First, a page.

Thursday, 11 December 2008

Cure for Alcoholism

Photo by confusedvision

There is no cure for alcoholism; just control over it. But people continue to look for a cure. Something that can be taken, ingested, to change the way the brain works. God, we like that sort of thing! Instant fix, feel better in a bottle.

Maybe we have something after all. I've just read about a drug that is used as a muscle relaxant called baclofen. This has been used by a Frenchman, a doctor (Dr Olivier Ameisen, 55), who became alcoholic and basically gave it a try. It worked for him. A kind of miracle cure. He wrote a book about the experience called, "Le Dernier Verre (The Last Glass)".

He has tested on a small number of people with severe alcoholism and a high percentage found it worked for them. He seeks proper trials.

So there it is, a cure for alcoholism? Is this the real deal? I doubt it but if it helps and even cures some people it will be a success. It begs the question as to whether addiction generally can be cured. Is addiction a state of mind, a habit, a programming of the brain (action: drink alcohol -- reward: feel better for a hour) or is it simply a question of chemistry, something happening in the brain chemistry that produces addiction? It is probably both one leading to the other. In which case a chemical should be able to cure it by reversing the chemical imbalance caused by the addiction.

What is baclofen? This is an extract from Wikipedia (it is allowed to reproduce text verbatim under their creative commons license):

"Baclofen (brand names Kemstro and Lioresal) is a derivative of gamma-aminobutyric acid (GABA) primarily used to treat spasticity......Baclofen is used for the treatment of spastic movement, especially in instances of spinal cord injury, spastic diplegia, multiple sclerosis, amyotrophic lateral sclerosis (Lou Gehrig's Disease) and trigeminal neuralgia. Baclofen has been shown to be as effective as diazepam in uncomplicated alcohol withdrawal syndrome.[5] An Italian study showed that it was effective in promoting alcohol abstinence in patients with severe liver cirrhosis."

OK, there it is. It would be nice to be able to try it without waiting ten years for trials to be concluded. Jane may not last that long. And in any case the good doctor tried it to good effect and this drug is already on the market so a lot is known about it. When one considers the near death situations that alcoholism brings the risk/reward equation of trying an untested drug to "cure" or treat alcoholism would seem to favor trying it out without trials. This is probably not a cure for alcoholism but it may help and it may lead to further profitable (in terms of helping alcoholics) research.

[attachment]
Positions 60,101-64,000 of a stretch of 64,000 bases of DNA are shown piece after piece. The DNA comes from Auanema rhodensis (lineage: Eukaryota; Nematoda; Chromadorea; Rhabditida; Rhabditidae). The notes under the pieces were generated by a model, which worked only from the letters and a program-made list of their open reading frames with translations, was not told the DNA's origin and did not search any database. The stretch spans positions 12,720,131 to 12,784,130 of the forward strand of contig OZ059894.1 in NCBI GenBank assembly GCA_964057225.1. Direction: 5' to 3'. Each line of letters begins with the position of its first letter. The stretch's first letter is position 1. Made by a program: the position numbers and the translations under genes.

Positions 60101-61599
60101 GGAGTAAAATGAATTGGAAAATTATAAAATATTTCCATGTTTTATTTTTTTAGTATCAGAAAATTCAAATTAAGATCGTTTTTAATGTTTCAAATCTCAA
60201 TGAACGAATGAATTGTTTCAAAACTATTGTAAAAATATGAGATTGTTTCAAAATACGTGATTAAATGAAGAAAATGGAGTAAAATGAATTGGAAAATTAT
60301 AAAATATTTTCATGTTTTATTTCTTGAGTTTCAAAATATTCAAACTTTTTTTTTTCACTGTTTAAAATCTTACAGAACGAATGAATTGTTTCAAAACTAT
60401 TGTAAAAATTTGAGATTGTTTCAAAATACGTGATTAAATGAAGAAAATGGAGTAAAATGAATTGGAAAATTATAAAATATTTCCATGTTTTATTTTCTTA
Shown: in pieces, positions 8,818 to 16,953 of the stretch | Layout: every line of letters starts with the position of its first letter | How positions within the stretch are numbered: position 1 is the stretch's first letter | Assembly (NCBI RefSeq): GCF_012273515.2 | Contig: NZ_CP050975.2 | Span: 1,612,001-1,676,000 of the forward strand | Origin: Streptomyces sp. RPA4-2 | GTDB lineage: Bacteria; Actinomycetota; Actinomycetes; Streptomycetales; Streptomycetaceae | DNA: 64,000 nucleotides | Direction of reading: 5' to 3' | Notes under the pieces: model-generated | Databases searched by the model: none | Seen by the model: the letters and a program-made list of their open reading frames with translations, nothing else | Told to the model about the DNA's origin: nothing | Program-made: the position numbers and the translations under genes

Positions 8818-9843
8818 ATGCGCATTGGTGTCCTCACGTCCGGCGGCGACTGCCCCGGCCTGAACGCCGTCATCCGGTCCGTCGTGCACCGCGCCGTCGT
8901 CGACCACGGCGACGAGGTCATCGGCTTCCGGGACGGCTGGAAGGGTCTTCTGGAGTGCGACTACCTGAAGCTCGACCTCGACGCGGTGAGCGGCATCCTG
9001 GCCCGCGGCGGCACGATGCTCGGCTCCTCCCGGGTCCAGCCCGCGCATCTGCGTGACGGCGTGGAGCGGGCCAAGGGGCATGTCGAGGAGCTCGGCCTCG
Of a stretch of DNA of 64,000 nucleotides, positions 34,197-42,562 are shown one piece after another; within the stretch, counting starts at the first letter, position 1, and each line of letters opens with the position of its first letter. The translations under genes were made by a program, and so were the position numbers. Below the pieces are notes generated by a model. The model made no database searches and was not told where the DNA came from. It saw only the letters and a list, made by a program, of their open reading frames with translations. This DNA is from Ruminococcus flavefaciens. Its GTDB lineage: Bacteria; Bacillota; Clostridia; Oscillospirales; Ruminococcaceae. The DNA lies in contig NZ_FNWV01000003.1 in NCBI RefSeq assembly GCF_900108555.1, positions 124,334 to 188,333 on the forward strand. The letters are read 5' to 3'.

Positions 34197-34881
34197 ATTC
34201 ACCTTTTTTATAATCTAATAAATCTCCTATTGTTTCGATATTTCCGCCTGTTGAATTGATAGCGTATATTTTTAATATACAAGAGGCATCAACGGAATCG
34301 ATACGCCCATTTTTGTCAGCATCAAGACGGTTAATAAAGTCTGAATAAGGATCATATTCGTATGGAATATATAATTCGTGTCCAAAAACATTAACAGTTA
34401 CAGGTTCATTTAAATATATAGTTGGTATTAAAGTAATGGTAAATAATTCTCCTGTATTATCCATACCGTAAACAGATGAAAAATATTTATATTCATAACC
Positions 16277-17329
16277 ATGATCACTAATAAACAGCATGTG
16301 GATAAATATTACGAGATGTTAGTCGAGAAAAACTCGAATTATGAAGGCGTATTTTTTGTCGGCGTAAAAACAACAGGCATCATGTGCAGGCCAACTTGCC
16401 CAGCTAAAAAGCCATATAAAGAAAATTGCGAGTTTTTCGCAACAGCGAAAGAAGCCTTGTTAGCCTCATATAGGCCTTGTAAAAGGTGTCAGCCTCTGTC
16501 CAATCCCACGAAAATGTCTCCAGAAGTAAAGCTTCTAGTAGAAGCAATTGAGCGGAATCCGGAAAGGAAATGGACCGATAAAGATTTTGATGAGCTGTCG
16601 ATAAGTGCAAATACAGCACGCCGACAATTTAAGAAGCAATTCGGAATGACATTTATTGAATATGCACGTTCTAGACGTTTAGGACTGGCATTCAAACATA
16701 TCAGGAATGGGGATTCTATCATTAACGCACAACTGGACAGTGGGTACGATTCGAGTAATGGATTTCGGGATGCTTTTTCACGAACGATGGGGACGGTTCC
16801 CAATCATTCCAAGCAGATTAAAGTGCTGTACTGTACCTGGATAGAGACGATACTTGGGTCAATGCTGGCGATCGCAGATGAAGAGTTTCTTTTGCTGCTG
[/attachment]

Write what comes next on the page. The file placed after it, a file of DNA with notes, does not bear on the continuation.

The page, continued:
Cure for Alcoholism to Alcoholic Stages

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  1. Hi
    I agree with your comments about Baclofen it must be worth a try I dont know how expensive it is but janes GP could write her a private prescription for it.
    Good Luck

  2. Hi Sue

    Thanks for this. We'll give it a try!


  3. greetings all!

    even the big book of alcoholics anonymous says that there may one day be a cure for alcoholism in pill form and bill w. himself tried a few during his time that were touted to be "promising" in the treatment of this disease. though we have as yet not found the "magic" bullet, i have no doubt that technology will one day achieve this end.

    that being said, though, an alcoholic has to be fully committed to leading a sober life because it is not only the booze that is eliminated it ius also the behaviors, delusions, the irresponsibility that goes hand in hand with drink. sobriety requires "growing up" and being accountable. no more excuses. for some of us that is a tough concept to follow. it seems so much easier to be "taken care of" by those who love us and who remain willing to do for us what we should be doing for ourselves. that is why the alcoholic's loved ones get as sick emotionally, spiritually, physically (at times) as the alcoholic does.

    freddy, if you can step back a bit and begin forging a life for yourself free of the ever present demands placed on you by the nature of the disease i think you will a vsst improvement in the friendship that the two of you still must remember and i believe both of you will start to get healthy again. start by going to support groups of your own (such as al-anon or coda(codependancy) meetings). find social outlets involving those things that interest you. in my case i belong to a book club, a writer's group and take a few classes at the local college for fun. volunteer. you sound as if you're someone who could really be successful at helping someone as a mentor or a "big brother" as it were. try the theater or visit a place you've never been but would like to go to and that could just mean a museum in your neighborhood. you need to laugh and have fun again. there is nothing more healing than laughter and resentments slide away when one is seeing the glasss as half full rather than half empty.

    you can have an incredible life once again. jane can have an incredible life once again. just remember-"easy does it"/"first things first"/one day at a time"/:live and let live". i use to abhor those aa slogans but they do make a tremendous amount of sense now. oh, and the very best one of all-"DON'T GIVE UP 5 MINUTES BEFORE THE MIRACLE"!!!!!!

    merry x-mas! devon

  4. Hi Devon

    Thanks for the comment - good advice and I will take it. I am going to Al Anon and you are correct. I need to do as you say. I'll be looking to join some clubs/groups.

    I felt better after Al Anon but it didn't last. I just need to do more of that kind of thing.



I'd like to hear the experiences of both alcoholics and the victims of alcoholics, please.